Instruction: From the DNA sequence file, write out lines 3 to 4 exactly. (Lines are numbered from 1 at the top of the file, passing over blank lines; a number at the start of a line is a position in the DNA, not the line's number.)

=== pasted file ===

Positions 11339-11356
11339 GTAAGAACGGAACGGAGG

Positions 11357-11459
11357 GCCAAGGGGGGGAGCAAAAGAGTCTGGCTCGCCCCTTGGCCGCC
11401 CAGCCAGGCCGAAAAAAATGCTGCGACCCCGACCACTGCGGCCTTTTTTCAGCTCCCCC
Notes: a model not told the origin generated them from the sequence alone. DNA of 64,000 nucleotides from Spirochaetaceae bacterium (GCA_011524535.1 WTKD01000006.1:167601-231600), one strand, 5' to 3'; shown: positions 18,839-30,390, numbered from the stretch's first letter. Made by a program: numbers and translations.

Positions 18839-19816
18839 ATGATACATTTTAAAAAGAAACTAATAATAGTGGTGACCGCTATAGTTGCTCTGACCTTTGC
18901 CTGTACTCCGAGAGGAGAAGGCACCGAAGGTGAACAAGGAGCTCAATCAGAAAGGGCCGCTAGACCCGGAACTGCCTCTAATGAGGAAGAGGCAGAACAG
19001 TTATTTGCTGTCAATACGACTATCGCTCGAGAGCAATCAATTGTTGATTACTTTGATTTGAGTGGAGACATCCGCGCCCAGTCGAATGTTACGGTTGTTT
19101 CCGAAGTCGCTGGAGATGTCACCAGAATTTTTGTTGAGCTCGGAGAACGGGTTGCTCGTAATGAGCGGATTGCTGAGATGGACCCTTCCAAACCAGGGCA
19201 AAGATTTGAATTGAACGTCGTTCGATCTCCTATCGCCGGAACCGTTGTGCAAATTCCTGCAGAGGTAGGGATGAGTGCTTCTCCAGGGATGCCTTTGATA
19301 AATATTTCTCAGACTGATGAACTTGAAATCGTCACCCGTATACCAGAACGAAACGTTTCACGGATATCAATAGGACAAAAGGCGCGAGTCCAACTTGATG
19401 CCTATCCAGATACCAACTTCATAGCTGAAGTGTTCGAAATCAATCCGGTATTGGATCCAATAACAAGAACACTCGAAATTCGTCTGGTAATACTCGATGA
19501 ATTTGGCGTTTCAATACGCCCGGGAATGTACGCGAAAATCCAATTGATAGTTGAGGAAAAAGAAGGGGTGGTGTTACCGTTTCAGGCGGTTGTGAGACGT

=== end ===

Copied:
Positions 11357-11459
11357 GCCAAGGGGGGGAGCAAAAGAGTCTGGCTCGCCCCTTGGCCGCC